Majority of Americans don't have six months of savings

Bills shuffle through a counting machine. The majority of U.S. adults don't have the six-month savings buffer necessary to survive a financial emergency, a survey says. (Susana Gonzalez / Bloomberg )

If the standard financial wisdom is true – that surviving a financial catastrophe requires a 6-month cache of emergency savings – then two-thirds of Americans may be in for a nasty surprise.

Only a quarter of U.S. adults have more than six months of funds set aside and readily accessible for such disasters; 28% had none at all, according to Bankrate.com.

Of the 1,000 survey respondents, 17% said they had three to five months of expenses squirreled away in case of job loss, sudden medical bills or other unexpected events; 9% didn’t answer the question.

A similar report earlier this year found that 43.1% of Californians have little to no financial cushion when factoring out homes and other assets that can’t be quickly or easily converted into cash.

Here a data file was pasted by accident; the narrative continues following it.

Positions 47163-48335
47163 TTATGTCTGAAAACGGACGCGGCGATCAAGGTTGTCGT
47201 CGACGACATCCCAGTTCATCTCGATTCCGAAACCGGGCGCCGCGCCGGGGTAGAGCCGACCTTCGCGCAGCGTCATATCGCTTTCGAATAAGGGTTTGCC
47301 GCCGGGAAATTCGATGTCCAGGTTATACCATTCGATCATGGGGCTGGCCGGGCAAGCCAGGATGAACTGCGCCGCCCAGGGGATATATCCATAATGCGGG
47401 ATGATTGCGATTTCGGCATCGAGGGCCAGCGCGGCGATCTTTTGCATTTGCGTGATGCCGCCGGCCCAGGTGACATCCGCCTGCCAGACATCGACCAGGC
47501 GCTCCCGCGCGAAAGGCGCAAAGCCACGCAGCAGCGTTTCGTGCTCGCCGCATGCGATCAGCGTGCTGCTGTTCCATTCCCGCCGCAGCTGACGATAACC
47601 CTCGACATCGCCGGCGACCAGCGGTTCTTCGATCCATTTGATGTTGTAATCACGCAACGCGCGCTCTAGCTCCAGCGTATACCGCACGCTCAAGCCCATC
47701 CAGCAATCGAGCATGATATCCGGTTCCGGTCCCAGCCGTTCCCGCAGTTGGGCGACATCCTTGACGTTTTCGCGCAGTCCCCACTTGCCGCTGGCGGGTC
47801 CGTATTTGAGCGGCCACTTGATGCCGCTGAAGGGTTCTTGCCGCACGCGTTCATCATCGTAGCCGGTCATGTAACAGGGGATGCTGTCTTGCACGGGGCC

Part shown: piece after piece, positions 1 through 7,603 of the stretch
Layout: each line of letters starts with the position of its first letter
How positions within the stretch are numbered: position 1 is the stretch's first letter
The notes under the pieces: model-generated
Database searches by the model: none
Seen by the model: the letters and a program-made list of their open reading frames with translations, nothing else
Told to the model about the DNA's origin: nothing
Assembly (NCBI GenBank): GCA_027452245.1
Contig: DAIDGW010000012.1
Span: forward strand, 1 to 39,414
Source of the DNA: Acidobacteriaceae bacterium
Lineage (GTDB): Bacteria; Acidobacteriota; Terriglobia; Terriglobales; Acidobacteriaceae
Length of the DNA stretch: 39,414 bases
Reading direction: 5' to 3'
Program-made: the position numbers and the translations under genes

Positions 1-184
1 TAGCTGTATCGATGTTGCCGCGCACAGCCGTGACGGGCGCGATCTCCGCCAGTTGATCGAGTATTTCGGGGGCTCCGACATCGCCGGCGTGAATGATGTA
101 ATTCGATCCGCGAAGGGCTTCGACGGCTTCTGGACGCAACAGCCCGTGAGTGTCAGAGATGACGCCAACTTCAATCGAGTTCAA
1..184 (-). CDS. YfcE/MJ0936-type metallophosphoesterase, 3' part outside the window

Retirees are better prepared – more than four in 10 have at least six months of a financial buffer, according to Bankrate. Less than a quarter of whites have no savings stash; 38% of non-white respondents are in the same boat. Republicans are less likely than Democrats and independents to be caught in the cold.

At least more people than not feel increasingly stable in their jobs: About a quarter said their sense of professional security is increasing from a year ago, compared with 16% who said the opposite. Men tended to be less worried about their status at work than women.

Same goes for net worth. More than a quarter of adults (more men than women) believe that their total assets minus debts are currently higher than they were 12 months prior, compared with 20% who think their value has declined.

Younger respondents report being better along than their older peers.

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